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Transport Secretary issues statement on protests at London stations

The Met police and British Transport Police are preparing for a major policing operation in London this weekend, with almost 2,000 officers on duty for both Remembrance events and a significant pro-Palestinian protest, expected to be one of the largest in British history.

Hundreds of thousands of protesters are expected with concerns about escalating tensions and potential disruptions leading to a doubling of officers on duty.

The police will use extensive powers to prevent any disruption to remembrance events, and specific measures, such as an exclusion zone around key locations, have been implemented to manage the pro-Palestinian demonstration.

Additionally, efforts are in place to address safety concerns for poppy sellers and potential car convoys with anti-Semitic sentiments traveling to London. The police aim to maintain order and ensure the safety of communities amidst ongoing uncertainty and tension.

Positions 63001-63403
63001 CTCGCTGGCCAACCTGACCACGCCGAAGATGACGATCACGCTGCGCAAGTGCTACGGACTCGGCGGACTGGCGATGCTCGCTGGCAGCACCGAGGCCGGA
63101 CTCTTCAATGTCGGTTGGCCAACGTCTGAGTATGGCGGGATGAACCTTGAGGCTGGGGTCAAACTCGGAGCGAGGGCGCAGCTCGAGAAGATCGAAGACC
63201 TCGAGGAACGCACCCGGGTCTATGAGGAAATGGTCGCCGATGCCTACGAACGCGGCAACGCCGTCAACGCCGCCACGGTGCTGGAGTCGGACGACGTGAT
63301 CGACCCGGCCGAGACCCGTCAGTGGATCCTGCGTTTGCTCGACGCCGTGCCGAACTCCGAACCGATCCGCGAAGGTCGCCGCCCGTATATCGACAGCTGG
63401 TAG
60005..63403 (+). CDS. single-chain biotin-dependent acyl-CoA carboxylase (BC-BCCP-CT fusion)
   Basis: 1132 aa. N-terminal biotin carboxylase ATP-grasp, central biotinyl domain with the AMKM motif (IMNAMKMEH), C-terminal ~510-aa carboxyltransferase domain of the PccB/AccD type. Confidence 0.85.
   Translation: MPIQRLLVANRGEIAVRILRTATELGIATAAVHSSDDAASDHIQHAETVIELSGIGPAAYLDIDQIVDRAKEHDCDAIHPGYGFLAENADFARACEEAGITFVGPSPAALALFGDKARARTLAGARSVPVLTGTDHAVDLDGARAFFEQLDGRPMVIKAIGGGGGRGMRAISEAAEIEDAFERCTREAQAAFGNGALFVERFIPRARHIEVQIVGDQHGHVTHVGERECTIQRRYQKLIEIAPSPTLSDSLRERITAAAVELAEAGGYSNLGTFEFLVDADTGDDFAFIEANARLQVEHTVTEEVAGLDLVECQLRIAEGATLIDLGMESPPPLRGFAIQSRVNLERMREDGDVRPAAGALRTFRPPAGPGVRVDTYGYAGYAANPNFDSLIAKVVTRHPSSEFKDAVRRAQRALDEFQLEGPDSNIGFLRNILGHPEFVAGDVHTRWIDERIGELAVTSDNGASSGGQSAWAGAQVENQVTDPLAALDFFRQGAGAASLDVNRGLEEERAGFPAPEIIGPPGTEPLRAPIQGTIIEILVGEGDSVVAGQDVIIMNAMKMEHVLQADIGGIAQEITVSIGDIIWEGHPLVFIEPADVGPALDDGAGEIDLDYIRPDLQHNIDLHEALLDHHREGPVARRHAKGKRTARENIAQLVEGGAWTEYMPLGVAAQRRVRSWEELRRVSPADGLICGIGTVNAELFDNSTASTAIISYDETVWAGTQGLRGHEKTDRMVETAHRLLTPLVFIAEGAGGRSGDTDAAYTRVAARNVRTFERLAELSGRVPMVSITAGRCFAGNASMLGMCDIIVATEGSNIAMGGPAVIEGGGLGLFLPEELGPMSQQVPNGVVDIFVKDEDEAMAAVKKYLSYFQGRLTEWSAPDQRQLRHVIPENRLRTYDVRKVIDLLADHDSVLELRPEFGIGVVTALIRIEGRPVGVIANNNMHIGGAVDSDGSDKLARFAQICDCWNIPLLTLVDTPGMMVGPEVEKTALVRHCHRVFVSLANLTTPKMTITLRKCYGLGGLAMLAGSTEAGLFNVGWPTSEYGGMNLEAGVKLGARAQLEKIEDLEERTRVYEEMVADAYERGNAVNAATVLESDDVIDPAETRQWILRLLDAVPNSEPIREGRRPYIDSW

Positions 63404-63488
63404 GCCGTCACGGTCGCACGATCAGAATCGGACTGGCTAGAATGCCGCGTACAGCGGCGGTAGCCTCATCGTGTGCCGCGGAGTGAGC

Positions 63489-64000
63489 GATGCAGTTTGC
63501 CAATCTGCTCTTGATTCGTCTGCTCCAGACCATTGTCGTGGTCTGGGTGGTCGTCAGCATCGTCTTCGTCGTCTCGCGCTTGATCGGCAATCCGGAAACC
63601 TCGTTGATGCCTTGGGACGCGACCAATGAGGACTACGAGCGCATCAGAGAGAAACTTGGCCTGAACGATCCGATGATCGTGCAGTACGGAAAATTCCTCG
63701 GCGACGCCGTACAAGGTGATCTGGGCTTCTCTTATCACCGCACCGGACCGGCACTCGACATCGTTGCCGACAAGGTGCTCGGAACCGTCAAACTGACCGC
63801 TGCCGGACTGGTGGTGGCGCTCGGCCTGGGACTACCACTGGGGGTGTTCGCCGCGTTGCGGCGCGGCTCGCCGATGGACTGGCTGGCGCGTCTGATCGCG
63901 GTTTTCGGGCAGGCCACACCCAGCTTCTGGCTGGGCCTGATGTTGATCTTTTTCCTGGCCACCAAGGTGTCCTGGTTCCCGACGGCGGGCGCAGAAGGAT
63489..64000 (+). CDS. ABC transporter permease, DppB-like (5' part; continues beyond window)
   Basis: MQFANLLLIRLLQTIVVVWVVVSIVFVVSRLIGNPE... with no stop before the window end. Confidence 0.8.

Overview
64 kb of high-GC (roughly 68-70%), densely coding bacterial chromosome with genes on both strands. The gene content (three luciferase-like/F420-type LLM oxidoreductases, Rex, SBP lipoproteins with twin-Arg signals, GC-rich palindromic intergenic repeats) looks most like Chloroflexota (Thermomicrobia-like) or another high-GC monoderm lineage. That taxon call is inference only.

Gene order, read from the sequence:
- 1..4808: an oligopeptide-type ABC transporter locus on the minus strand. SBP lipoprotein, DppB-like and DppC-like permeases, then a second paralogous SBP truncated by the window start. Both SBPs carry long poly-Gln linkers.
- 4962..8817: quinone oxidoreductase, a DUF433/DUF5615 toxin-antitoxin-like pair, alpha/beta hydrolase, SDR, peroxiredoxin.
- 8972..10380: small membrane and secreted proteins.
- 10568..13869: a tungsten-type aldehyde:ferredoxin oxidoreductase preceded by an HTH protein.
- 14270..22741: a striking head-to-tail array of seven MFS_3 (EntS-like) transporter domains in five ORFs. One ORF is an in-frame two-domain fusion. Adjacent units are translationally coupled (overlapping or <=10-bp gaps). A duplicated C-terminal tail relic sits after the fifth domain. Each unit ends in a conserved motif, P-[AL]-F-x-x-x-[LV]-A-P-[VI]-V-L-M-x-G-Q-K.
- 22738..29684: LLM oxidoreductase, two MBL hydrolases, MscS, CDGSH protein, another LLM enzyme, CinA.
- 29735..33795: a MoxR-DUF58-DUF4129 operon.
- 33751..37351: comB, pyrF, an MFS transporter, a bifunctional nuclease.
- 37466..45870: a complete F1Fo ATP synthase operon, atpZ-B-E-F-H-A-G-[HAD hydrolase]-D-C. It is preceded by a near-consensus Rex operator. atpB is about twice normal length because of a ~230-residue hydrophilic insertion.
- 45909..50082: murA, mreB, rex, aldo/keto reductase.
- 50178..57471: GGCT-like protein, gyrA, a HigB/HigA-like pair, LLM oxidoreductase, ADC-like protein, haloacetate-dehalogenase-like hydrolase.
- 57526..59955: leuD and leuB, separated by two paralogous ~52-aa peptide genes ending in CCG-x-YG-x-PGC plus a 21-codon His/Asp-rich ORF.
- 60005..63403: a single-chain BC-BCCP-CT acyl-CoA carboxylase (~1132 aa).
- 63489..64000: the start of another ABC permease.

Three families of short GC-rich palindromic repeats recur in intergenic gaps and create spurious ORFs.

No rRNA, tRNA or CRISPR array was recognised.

Transport Secretary Mark Harper said:
“Armistice Day is a moment of solemn national reflection in remembrance of those who have given their lives in service of our country. It’s important that people can use our rail network to safely travel, free from intimidation.

“That’s why I have granted consent for the British Transport Police to make orders under Section 14A of the Public Order Act 1986 prohibiting planned protests at various London stations today, meaning anyone taking part will be subject to arrest.

“I will always back the British Transport Police to use their powers to keep people safe and I am grateful to their officers, especially those who are on duty today.

“While the right to peaceful protest is a key part of our democratic society, it cannot be at the expense of other people’s right not to be seriously disrupted or intimidated.”

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